How many times have you tried to cook halibut but found yourself overcooking it? I’m sure you’ll agree with me when I say that cooking halibut is really tricky.
Or is it?
Well, it turns out cooking halibut to the perfect internal temperature may not be as hard as you thought.
All you have to do is learn the proper techniques to cook it to the right temperature.
In this article, I’m going to show you the perfect temperature for serving up a moist and delicious piece of fish. No matter if it’s a halibut steak or fillet, I will show you the perfect preparations for the stove top, the oven, and grilling halibut outdoors. Let’s get started!
The Internal Temperature of Halibut When Done is……
145 degrees Fahrenheit. This is the suggested safe temperature. However, don’t cook it to this temperature unless you want a dry piece of fish.
Remember when I said cooking halibut is tricky? Why is that? Let’s figure this out.
If you do a search on proper final temperatures for halibut you will discover a bunch of articles citing 145 degrees Fahrenheit. That is the government’s guideline for proper serving temperature for fish. This higher than desirable temperature is due to a few factors, most beyond the scope of this article.
If you are the type who likes to go down rabbit holes you can read more about that here.
But, for the sake of time, you can rest assured that a lower temperature will be more than adequate.
Halibut has lower fat content than most fish. If you cook it to 145 degrees Fahrenheit it will be dry. For a fish such as a halibut, you will find the best results in the 125 to 135 degree Fahrenheit range using an accurate digital meat thermometer.
Don’t have one?
Read our review of the best digital meat thermometers.
It is in this range that halibut is at its juiciest, with perhaps 130 degrees Fahrenheit being the optimum temperature taking into account texture and moistness.
One of the best cooking techniques for halibut steaks is pan-frying and finishing them in the oven. A general rule of thumb is for every inch of thickness of your fish, allow for 10 minutes of cooking time over medium-high heat.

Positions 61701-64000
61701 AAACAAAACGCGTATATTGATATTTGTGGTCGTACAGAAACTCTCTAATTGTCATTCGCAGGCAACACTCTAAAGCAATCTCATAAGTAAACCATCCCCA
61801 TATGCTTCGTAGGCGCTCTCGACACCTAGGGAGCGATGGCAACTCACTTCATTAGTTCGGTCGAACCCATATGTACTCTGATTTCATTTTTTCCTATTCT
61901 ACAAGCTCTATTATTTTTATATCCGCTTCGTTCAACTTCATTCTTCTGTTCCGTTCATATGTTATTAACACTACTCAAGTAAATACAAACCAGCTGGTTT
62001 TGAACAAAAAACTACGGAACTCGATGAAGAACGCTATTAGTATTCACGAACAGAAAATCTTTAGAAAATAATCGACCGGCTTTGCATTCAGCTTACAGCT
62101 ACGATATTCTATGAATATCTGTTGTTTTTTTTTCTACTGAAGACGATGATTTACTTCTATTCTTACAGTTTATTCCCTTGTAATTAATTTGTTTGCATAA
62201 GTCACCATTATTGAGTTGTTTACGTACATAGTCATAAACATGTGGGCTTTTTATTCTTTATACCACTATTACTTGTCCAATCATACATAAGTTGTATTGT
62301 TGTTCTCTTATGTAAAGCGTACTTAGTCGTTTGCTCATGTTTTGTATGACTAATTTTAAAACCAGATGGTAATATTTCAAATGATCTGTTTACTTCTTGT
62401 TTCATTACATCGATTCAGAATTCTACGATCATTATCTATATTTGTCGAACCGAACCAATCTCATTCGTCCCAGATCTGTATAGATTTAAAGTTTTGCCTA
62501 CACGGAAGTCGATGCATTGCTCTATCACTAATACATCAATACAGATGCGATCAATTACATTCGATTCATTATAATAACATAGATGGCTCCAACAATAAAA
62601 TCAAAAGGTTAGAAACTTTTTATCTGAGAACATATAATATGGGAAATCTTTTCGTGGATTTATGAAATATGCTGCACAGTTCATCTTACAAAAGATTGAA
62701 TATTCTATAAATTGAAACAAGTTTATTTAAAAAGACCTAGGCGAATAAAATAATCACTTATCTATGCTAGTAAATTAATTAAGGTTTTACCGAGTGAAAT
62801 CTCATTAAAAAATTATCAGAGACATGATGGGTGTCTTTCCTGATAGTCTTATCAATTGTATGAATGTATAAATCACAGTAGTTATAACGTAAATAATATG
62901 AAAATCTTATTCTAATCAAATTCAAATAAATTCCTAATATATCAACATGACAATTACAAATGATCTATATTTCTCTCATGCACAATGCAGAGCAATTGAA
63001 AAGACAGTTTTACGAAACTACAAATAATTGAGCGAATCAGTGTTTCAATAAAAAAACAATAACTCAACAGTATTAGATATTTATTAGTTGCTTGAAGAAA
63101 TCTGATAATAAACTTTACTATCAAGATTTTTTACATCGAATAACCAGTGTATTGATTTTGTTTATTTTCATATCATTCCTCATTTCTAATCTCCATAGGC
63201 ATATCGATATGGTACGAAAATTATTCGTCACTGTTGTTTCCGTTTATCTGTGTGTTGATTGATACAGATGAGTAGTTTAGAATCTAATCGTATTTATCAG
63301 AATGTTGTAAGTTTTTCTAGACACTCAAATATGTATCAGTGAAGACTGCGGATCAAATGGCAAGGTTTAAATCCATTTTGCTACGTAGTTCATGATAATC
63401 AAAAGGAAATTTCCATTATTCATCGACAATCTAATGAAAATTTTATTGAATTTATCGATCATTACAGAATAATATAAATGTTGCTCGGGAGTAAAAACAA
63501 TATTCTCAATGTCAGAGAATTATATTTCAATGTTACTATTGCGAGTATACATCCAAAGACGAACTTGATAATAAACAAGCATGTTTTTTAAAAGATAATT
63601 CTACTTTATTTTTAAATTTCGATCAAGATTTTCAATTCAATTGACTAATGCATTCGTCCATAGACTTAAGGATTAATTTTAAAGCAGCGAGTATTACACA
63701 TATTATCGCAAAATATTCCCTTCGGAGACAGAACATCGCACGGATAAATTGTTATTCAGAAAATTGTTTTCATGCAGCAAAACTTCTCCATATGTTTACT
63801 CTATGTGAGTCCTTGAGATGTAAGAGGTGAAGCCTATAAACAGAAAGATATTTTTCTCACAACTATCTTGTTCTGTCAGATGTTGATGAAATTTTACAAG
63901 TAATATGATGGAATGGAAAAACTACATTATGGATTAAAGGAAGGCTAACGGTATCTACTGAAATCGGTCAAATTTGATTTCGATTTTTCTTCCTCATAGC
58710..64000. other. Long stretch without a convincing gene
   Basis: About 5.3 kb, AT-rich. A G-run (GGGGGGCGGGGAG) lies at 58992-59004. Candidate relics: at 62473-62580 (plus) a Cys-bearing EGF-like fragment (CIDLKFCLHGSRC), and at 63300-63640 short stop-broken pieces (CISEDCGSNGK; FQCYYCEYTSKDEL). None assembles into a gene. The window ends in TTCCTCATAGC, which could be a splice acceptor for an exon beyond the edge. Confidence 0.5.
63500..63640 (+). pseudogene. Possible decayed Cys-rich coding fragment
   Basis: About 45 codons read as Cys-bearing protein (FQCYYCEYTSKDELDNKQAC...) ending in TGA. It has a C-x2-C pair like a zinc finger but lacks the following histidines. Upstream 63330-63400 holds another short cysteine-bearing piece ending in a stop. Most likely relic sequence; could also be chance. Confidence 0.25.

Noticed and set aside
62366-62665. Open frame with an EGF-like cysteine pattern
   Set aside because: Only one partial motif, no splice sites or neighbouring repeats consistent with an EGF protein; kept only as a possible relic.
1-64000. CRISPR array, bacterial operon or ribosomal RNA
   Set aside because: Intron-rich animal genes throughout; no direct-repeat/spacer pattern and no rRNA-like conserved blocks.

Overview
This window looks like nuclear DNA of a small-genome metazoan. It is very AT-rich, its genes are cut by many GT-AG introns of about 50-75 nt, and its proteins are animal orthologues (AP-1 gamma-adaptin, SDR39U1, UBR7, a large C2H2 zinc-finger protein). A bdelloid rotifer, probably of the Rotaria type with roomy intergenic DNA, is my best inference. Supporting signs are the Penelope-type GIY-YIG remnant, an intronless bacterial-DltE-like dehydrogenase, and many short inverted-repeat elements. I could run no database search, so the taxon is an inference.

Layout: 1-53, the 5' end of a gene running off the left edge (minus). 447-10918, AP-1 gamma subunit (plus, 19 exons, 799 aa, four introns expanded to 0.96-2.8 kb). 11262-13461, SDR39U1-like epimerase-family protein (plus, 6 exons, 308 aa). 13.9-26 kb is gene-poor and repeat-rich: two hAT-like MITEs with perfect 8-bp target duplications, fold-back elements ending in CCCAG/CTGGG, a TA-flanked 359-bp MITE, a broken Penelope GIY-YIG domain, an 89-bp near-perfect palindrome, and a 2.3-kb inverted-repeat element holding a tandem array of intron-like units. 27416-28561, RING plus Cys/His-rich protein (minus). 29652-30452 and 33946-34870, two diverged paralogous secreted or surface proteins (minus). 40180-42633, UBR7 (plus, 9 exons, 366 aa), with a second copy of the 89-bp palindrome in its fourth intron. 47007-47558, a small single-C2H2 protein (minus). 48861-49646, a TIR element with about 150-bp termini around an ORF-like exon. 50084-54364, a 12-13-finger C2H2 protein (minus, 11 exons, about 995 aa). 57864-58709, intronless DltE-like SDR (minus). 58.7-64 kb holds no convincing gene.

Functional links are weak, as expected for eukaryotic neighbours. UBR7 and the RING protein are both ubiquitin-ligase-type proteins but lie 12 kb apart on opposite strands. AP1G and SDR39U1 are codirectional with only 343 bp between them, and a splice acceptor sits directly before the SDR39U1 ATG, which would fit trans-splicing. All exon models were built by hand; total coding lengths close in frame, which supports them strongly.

Preheat your oven to 425 degrees Fahrenheit. Heat an oven-proof skillet with a couple of tablespoons of olive oil on your stove top on medium-high heat. Salt and pepper both sides of the halibut steaks and cook them in the skillet for around 4 minutes. Pull the skillet off the heat and flip the fish carefully.
Next, place the skillet with the halibut in the oven and cook for another 6 to 10 minutes, depending on the thickness of your steaks. When the middle of the steak reads 130 degrees Fahrenheit on an instant-read digital thermometer you are ready to eat!
This cooking technique works great for halibut fillets. Preheat an oven to 400 degrees Fahrenheit. Salt and pepper both sides of the halibut, and drizzle some olive oil on top.
Place two tablespoons of olive oil in an oven-proof dish, and place the halibut in the dish in the oven.
Cook for 10 minutes and start checking the temperature periodically. Pull the fish out of the oven when it reads 130 degrees Fahrenheit on an instant-read digital thermometer.
Halibut on the grill
Halibut on the grill can be a little tricky. If you are doing halibut on the grill, make sure it’s a thicker piece of fish and that your grill grates are well-oiled.
You want to make sure the halibut doesn’t stick. To ensure this doesn’t happen, get your grill nice and hot on high heat. This will sear the surface of the fish, making it harder for it to stick to the grill.
The grill is hot enough when you can’t hold your hand three inches above the grate for more than two or three seconds.
When the grill is hot and properly oiled, place the halibut and the grill and cook for 4 minutes. Carefully flip the fish over and grill for another 4 minutes or until the halibut reads 130 degrees on an instant-read digital thermometer.
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Cooking halibut doesn’t need to be tricky or hard. Just remember to remove the halibut from the heat at around 130 degrees Fahrenheit and you should have a juicy and tasty piece of fish.
For more great tips and ideas on the proper cooking and serving temperatures of all types of food, check out our other articles here. Enjoy your halibut!